Delhi govt is ready to examine videography possibility for granting driving licence
Very soon you are tested at the wheel for a driving licence, be ready to have your performance video-recoded. The Delhi government informed the Delhi High Court on Friday that it had agreed to the court’s suggestion to record practical tests taken by licence-seekers as a step to prevent untrained or rash drivers from getting licences particularly in order to check irregularities in issuing of licences, both commercial and private, to unskilled drivers.
The government standing counsel informed a Bench headed of Acting Chief Justice Gita Mittal that “we are in process of informing our training schools that they should do the needful”. Thus, for this process videographers will be hired to record for both commercial and light vehicles. High Court then asked to file a status report detailing the procedure and how it intends to go about implementing it, along with the given period of time. Adding to his words he says, “CCTV cameras have already been installed for indoor tests and now videographers will be placed”.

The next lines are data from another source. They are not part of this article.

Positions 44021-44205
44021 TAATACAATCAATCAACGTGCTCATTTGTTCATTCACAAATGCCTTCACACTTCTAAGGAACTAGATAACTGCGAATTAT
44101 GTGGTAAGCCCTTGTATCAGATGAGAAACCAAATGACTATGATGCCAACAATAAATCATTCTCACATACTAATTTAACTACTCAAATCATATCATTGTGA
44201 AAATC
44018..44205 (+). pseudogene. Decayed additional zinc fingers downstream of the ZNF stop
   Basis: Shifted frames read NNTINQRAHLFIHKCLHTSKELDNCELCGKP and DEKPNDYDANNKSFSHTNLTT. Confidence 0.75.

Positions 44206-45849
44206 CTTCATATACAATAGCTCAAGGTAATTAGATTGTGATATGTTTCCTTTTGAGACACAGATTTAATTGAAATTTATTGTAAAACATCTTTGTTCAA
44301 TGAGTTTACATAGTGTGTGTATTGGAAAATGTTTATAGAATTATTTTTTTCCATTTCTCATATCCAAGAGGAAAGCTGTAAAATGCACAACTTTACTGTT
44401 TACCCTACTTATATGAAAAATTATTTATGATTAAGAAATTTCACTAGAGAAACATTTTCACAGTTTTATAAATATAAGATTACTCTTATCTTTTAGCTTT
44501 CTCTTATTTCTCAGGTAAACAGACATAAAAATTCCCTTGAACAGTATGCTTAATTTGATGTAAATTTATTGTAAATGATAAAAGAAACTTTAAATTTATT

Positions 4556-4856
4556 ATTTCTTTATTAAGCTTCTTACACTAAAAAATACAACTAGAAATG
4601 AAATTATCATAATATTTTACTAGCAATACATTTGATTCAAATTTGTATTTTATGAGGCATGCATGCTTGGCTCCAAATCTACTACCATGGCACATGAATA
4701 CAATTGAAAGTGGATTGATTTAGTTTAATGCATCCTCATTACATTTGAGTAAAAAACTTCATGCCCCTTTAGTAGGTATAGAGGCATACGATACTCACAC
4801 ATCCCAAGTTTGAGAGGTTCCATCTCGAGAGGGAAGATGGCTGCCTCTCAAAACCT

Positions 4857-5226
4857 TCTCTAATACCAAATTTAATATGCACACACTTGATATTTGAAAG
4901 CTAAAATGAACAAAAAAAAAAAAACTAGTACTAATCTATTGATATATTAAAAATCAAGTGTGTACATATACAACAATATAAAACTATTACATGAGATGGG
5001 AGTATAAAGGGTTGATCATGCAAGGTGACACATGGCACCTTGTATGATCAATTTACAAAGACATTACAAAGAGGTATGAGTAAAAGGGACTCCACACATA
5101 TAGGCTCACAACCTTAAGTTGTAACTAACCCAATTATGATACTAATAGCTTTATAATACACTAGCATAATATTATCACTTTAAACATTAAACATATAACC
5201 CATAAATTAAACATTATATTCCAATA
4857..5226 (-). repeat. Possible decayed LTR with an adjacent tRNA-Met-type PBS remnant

The Bench headed by Acting Chief Justice Gita Mittal asked the Delhi government if practical tests (driving test) conducted before granting of licence under the Motor Vehicles Act can be video-recorded in the last hearing in April this year. The government said it will examine the possibility of doing the same.
Hearing on the PIL filed by social activist Pawan Kumar who alleged that there was collusion and rampant corruption in the city’s transport department, and blamed its officials for a spate of accidents causing by speeding or rash driving.He also sought directions to the department and other agencies to reduce accidents by untrained drivers, who need to be identified at the very first stage when they apply for a license.
On the last date of hearing, Justice Mittal wondered why the department doesn’t videograph the tests under taken by applicants to check corruption by its staff and bring in greater transparency in the process. HC recommended that the recordings of such practical tests must be preserved for a long time to zero in on people who cause accidents due to reckless driving.